A higher ACE score was significantly associated with an increase in the overall NPD K6 and depression subscale scores (Table 4a). Among women, ACE scores were not found to be related to the anxiety subscale when adjusting for the other factors, while perceived respect by their family members and their partners was significantly associated with lower NPD K6 and depression subscale scores. The model showed that women in the “Other” religious category (n=6: Nomiya, n=3; Roho Mowar, n=3) had NPD K6 scores that were lower than Protestants (P=0.01). Similarly, women in the “Other” religious category were found to have significantly lower anxiety and depression subscale scores compared to Protestants (Table 4). Neither the HPTN 052 participation variable nor the age group variable improved the fit of the final linear regression models, thus both were removed.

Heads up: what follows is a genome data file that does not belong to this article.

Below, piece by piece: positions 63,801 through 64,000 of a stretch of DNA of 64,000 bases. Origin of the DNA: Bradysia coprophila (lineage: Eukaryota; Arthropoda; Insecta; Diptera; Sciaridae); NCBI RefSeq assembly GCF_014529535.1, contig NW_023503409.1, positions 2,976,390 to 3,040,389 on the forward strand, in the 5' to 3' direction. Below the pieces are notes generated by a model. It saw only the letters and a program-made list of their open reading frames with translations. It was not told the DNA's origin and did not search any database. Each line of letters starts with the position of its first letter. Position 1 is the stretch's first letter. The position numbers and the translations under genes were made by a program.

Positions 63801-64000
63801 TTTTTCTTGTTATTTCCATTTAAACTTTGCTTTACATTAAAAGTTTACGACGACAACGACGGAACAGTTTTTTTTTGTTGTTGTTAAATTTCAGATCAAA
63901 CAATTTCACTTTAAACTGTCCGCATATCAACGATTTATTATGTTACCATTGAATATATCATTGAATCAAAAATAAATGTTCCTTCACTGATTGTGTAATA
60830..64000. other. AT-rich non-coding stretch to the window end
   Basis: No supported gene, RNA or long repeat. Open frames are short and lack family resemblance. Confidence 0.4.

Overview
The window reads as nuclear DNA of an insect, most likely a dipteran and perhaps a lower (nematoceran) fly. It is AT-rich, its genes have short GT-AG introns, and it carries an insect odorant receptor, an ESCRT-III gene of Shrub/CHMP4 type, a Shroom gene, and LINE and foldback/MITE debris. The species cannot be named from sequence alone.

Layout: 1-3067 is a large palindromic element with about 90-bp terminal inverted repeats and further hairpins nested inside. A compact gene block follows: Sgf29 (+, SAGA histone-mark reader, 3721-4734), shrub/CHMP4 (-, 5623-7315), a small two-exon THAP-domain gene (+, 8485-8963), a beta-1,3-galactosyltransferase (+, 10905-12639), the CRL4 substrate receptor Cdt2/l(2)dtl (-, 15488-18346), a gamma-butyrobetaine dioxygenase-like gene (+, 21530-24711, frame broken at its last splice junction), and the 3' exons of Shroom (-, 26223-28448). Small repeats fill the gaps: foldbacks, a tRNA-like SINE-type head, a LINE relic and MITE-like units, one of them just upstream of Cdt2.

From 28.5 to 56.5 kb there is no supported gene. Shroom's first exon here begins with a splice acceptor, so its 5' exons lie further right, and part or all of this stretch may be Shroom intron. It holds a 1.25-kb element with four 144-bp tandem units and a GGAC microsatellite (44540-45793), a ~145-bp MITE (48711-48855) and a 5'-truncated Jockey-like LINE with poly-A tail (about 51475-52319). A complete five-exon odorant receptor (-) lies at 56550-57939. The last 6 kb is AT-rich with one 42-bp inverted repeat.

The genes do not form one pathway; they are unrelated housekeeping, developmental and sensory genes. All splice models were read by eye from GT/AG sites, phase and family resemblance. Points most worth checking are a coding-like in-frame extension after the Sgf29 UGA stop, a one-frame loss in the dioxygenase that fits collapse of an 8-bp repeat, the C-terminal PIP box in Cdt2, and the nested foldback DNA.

Factors associated with NPD K6 score for men
Among men, a higher ACE score (P<0.001), participating in the HPTN 052 study (P=0.023), and perceived respect by family (P=0.011) were significantly associated with overall NPD K6 scores (complete data not shown).
A higher ACE score and HIV positive status were significantly related to higher levels of NPD K6 and the anxiety and depression subscales (Table 5). The model showed that men in the “Catholic” religious category had lower anxiety scores than Protestants (P=0.047). Neither the HPTN 052 participation variable nor the age group variable improved the fit of the final linear regression models, thus both were removed.
HIV takes a toll on both the member of the couple with the infection and their partner. While professional HIV counselling can provide solutions to challenges encountered by members of a discordant couple (eg, conception), for some, challenges and stresses remain. Among persons who were members of an HIV discordant couple from two regions in western Kenya, the median NPD K6 score was the same for women and men, though a slightly larger percent of men (20.6%) reported no distress compared to women (18.1%).